Okay, so I looked through my posts and realized that I’ve been pretty hard on Mormonism in almost every post. I guess that since I’m currently questioning Mormonism in favor of Eastern Orthodoxy, my blog is going to reflect that questioning. But I grew up a Mormon and I still (mostly) attend the LDS church – so I can’t think it’s all bad! In fact, there are lots of remarkable things about Mormonism. So here’s a post about one remarkable thing about Mormonism.
I think the Book of Mormon is absolutely remarkable. Even though I don’t know if it’s necessarily true at face value (I’m not sure there was an actual person named Nephi, Mormon, or Moroni who wrote on plates, etc.) I do think that it’s a very strong argument for Joseph Smith and the Book of Mormon.
Mormons sometimes try to portray Joseph Smith as kind of an uneducated hick who couldn’t possibly have come up with the Book of Mormon, and I’m not sure that’s entirely fair to Joseph – I actually think he was a genius, educated or not. But I haven’t read any plausible theory of how the Book of Mormon was created other than the story Joseph claimed to be true. Even if he was some kind of genius, it would have taken a ridiculously clever person to have dictated the whole Book of Mormon, even with slight errors in grammar or structure, from beginning to end with his face buried in a hat. I don’t think Mormon detractors fully appreciate the circumstances surrounding the creation of the Book of Mormon, nor do they fully appreciate the length, depth, complexity, and tightly woven narrative through the book. It’s a 1000-year history of a civilization from beginning to end, starting with humble beginnings and telling the stories of kings, missionaries, prophets, wars, battles, and some pretty deep theology at times. It has been my experience that most of the people who criticize the Book of Mormon have not read through it nor have they investigated deeply into its creation. Most of the alternate theories of its creation seem to fall short of really explaining the entire story. I don’t think this makes it automatically true, but I do think it’s not so easily dismissed, as Daniel C. Peterson’s essay also argues.
Now does that mean I totally buy that it came from golden plates and was inspired by God? Not necessarily. I reject the LDS line of thinking that if the Book of Mormon is true, that means Joseph Smith was a prophet and that means the LDS church is true. After all, there are probably a dozen Mormon denominations that are active out there that I could join, who all believe in Joseph Smith and the Book of Mormon to some extent. I don’t think that believing Joseph Smith was a prophet necessarily means accepting that Brigham Young was his successor. Additionally, my biggest gripe with the Book of Mormon is that I think it doesn’t really add much to what I think Christ’s essence is. Rather than deepen my spiritual understanding of Christ, I feel like it just says more things about Christ (kind of the difference between knowing things about Christ and knowing Christ). And I think it does distract Mormons away from the Gospels and Paul which I think are far better at communicating Christ’s essence as I understand it – for instance, when I first took a secular, university-level New Testament course I found scriptures in the New Testament that I’d never seen before in my life! I don’t think my Mormon upbringing, which included Primary, Sunday Schools since I was young, early morning seminary, Institute, and a year at BYU-I helped me actually understand the New Testament except inasmuch as it confirmed the Mormon world-view (proof-texting this or that scripture that seemingly confirms some Mormon doctrine). But those feelings are very, very subjective, and I realize that.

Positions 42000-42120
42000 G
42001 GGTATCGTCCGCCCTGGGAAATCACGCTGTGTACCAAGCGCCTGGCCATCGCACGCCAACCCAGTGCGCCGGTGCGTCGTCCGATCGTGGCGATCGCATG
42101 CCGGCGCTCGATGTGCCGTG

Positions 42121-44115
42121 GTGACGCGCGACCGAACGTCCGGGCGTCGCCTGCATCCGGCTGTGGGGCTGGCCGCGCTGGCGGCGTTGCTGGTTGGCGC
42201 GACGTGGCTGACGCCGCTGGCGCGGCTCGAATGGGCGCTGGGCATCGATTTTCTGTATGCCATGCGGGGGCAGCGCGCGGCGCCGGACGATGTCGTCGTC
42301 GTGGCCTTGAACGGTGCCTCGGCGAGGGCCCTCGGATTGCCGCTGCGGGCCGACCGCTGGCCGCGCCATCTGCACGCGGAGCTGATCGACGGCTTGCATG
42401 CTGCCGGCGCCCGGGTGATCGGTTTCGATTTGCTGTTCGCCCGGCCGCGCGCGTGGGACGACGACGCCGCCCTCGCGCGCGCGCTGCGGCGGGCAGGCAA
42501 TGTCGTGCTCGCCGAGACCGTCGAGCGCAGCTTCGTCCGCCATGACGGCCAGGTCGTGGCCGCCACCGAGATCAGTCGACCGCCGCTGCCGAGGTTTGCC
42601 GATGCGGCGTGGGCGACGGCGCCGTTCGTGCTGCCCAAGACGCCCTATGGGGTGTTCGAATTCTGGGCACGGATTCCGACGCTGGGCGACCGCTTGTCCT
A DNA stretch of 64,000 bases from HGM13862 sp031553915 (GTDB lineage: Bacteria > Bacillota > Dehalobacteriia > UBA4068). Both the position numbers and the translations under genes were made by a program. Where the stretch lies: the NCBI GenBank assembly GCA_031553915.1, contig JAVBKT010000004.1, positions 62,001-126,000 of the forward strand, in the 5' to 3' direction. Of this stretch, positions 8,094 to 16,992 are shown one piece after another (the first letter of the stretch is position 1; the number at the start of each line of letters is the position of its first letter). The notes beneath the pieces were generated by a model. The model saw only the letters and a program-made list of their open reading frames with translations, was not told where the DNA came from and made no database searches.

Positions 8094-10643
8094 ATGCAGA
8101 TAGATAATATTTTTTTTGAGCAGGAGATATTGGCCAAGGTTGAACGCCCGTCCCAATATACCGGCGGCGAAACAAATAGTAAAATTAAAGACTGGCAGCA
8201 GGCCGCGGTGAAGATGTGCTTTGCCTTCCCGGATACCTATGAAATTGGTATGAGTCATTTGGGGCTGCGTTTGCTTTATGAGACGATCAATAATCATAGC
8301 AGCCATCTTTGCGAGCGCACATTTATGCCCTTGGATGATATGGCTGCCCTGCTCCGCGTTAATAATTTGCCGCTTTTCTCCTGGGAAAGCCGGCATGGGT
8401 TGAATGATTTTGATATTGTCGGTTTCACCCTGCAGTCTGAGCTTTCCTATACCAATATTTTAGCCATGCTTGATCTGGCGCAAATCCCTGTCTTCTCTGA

However, I do think that the Book of Mormon is a remarkable achievement – wherever it came from. My wavering testimony of Mormonism does not discount the fact that I think the Book of Mormon should be studied generally more than it is. If it is not divinely inspired, then psychologists have a long way to go in understanding the mechanisms whereby a farm boy like Joseph Smith could produce such a text out of his imagination (if that’s how it happened). If literary scholars, linguists, theologians, and psychologists regularly study Tolkien, then they should study Smith, too, for the same reasons (though, arguably, that’s what the field of Mormon Studies is for – but I think it deserves to go beyond a small core of Mormon scholars and should become much broader, which is why I appreciate movements in that direction such as this blog).